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The Cult of the Narcissist
by Sam Vaknin
05/01/04
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The narcissist is the guru at the center of a cult. Like other gurus, he demands complete obedience from his flock: his spouse, his offspring, other family members, friends, and colleagues. He feels entitled to adulation and special treatment by his followers. He punishes the wayward and the straying lambs. He enforces discipline, adherence to his teachings, and common goals. The less accomplished he is in reality - the more stringent his mastery and the more pervasive the brainwashing.

The - often involuntary - members of the narcissist's mini-cult inhabit a twilight zone of his own construction. He imposes on them a shared psychosis, replete with persecutory delusions, "enemies", mythical narratives, and apocalyptic scenarios if he is flouted.

The narcissist's control is based on ambiguity, unpredictability, fuzziness, and ambient abuse. His ever-shifting whims exclusively define right versus wrong, desirable and unwanted, what is to be pursued and what to be avoided. He alone determines the rights and obligations of his disciples and alters them at will.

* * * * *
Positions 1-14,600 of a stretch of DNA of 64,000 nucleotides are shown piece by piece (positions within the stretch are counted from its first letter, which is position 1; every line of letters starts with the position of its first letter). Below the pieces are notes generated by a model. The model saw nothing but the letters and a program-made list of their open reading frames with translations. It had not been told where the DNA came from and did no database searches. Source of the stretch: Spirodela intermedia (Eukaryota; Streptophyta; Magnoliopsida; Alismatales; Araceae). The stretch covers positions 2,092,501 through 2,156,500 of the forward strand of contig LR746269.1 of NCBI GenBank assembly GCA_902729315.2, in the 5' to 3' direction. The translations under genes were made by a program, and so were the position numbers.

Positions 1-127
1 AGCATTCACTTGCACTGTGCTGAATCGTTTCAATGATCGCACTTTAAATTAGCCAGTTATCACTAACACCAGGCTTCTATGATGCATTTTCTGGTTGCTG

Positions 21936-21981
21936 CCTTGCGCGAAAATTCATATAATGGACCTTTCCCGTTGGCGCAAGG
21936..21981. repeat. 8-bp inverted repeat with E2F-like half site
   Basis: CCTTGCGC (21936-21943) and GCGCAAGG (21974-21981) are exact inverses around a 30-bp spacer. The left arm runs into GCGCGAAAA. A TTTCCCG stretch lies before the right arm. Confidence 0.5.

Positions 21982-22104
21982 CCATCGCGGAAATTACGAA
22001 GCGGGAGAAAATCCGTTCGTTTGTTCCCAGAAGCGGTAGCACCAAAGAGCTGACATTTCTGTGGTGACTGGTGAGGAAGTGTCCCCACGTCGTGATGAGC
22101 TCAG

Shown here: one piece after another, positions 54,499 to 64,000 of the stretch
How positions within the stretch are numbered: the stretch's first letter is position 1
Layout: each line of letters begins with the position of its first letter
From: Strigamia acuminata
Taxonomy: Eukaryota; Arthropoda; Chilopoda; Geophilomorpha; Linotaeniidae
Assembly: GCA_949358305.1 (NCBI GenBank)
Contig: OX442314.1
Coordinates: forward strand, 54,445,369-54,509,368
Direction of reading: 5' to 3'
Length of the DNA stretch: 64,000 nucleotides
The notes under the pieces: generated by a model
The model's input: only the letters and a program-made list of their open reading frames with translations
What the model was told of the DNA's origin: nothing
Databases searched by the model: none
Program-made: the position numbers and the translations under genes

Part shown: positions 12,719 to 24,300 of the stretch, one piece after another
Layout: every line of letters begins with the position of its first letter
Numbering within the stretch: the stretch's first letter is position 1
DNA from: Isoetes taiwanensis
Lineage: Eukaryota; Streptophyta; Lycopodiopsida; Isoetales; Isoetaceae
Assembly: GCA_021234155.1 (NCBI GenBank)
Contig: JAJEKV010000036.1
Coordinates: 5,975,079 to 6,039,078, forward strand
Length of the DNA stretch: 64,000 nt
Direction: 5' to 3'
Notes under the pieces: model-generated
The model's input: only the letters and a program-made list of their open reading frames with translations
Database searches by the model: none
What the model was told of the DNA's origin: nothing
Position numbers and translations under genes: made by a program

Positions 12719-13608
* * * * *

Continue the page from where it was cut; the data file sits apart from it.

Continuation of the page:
The narcissist is a micro-manager. He exerts control over the minutest details and behaviors. He punishes severely and abuses withholders of information and those who fail to conform to his wishes and goals.

The narcissist does not respect the boundaries and privacy of his reluctant adherents. He ignores their wishes and treats them as objects or instruments of gratification. He seeks to control both situations and people compulsively.

He strongly disapproves of others' personal autonomy and independence. Even innocuous activities, such as meeting a friend or visiting one's family require his permission. Gradually, he isolates his nearest and dearest until they are fully dependent on him emotionally, sexually, financially, and socially.